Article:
“Sunday Bloody Sunday.” That’s what the headlines read the day I left home. The social worker had seen me looking at the paper and turned it over. Like I had cared. Seriously, those people were so gullible. All I had to do was huddle up in the back of a closet and wait for them to arrive, they ate it all up. Whispering voices saying that I’m the boy, the only one who’d survived. What a laugh. Then a couple of years in foster care, those were quite fun, everyone thinking I’m so traumatised, walking around on eggshells. And finally, this, my freedom. So what do you think? Am I doing okay? What’s that? Are you having trouble talking with that gag in your mouth?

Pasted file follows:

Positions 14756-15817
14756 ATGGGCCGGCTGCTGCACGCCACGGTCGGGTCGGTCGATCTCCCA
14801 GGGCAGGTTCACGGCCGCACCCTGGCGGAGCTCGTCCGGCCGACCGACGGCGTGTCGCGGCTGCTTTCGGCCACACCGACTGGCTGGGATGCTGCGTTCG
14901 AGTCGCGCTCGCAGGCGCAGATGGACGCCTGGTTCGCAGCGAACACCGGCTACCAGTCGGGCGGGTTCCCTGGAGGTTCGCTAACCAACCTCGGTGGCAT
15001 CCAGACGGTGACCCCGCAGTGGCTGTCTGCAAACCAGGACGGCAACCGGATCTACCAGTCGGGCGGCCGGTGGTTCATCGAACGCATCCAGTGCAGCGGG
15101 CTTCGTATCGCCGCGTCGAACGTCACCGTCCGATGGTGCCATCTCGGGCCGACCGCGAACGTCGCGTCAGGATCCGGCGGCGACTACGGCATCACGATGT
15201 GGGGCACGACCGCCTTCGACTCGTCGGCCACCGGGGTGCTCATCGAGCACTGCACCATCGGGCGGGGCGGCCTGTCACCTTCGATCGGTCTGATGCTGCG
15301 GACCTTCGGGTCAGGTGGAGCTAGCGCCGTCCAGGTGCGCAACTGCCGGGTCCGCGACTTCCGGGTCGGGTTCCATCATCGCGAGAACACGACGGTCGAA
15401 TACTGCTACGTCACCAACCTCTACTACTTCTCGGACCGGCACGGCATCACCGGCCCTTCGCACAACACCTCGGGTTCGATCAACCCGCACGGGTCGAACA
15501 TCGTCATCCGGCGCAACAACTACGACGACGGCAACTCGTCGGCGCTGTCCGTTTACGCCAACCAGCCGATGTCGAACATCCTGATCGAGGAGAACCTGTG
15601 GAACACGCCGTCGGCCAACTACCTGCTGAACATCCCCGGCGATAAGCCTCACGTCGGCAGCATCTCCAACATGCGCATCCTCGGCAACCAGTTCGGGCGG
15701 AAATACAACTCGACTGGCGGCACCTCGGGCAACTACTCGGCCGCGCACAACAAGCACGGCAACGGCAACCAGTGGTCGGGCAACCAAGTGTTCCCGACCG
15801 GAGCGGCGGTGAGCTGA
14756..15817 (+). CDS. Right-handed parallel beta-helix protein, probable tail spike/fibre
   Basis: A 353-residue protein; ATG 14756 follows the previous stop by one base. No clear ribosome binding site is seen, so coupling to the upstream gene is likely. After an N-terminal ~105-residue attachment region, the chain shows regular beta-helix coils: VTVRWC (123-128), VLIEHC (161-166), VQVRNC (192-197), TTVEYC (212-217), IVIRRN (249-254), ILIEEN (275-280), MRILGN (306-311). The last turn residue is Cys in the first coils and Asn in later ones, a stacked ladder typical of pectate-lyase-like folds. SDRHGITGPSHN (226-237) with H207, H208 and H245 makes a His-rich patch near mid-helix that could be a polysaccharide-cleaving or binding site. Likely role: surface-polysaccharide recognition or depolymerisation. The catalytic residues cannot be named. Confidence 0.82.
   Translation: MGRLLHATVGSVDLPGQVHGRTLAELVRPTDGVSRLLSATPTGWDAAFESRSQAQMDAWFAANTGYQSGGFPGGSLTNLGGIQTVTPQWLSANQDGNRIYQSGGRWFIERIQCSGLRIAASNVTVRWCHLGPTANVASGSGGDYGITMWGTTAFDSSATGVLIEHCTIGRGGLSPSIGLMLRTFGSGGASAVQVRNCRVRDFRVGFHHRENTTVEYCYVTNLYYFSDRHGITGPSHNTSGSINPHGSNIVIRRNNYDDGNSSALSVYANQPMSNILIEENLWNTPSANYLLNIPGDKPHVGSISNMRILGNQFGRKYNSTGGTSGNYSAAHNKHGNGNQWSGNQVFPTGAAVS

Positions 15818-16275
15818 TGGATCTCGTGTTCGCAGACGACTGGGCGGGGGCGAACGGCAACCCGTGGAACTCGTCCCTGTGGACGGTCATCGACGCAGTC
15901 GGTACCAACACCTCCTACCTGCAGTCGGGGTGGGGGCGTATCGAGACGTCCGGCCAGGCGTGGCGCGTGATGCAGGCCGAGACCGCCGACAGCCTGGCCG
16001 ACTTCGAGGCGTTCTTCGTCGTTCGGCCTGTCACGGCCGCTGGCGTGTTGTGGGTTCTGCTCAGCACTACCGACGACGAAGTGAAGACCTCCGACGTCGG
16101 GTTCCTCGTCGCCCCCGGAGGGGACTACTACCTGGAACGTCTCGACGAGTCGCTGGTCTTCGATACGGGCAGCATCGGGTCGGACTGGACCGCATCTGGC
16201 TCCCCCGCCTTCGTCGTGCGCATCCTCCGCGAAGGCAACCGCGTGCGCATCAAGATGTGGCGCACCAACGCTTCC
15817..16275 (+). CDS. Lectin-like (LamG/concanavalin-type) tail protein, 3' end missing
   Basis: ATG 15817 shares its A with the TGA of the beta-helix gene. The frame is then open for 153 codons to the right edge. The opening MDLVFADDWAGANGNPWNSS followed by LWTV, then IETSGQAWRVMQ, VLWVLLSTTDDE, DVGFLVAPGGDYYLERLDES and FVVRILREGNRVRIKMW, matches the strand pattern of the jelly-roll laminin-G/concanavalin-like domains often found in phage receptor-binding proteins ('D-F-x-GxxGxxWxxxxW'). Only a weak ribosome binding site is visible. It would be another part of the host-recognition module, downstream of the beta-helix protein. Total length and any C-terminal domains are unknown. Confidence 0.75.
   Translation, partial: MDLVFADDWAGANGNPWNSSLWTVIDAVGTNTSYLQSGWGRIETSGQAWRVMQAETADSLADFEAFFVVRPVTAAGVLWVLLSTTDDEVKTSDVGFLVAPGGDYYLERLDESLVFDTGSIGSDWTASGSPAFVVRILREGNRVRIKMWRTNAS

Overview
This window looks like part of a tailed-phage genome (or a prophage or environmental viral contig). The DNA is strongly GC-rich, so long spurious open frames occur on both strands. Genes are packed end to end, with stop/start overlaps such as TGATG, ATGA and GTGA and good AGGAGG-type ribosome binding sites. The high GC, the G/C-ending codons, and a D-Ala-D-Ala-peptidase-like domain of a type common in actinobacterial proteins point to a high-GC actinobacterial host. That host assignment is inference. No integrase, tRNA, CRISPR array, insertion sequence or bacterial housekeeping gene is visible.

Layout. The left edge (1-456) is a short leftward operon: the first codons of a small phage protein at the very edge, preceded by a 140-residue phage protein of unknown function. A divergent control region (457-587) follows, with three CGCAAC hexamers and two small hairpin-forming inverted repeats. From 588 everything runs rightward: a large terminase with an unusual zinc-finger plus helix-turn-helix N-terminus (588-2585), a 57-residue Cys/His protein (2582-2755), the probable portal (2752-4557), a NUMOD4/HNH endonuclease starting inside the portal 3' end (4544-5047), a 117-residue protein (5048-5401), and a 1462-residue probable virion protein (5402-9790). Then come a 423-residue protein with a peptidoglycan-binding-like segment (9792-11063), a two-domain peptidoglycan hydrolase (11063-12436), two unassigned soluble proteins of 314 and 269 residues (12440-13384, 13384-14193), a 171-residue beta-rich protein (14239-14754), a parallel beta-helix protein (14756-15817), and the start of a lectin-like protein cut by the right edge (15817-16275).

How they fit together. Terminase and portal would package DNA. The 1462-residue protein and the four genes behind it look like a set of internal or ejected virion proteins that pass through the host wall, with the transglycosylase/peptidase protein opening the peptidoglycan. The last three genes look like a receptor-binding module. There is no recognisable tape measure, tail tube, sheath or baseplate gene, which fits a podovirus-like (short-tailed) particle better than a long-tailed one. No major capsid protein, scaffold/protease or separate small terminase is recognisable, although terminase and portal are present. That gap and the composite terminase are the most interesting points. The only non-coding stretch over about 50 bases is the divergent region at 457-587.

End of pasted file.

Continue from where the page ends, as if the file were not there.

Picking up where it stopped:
I’d tied the man to a kitchen chair which I’d placed in the middle of the living room. So much nicer in here. Mozart emanating from the CD player, the view from the window quite exquisite. I must say, Mr R Dobson had done quite well for himself. The furniture must have used a small zoo and his artwork, well, I’m not too conceited to admit it humbled even me. I had to say, it would be an honour to aid in turning his boring white carpet a delicious shade of red. But not yet. No, it was still Saturday night. Twenty minutes to go before Sunday. I closed my eyes and inhaled deeply, willing myself to be patient. I do so enjoy Sunday Bloody Sunday.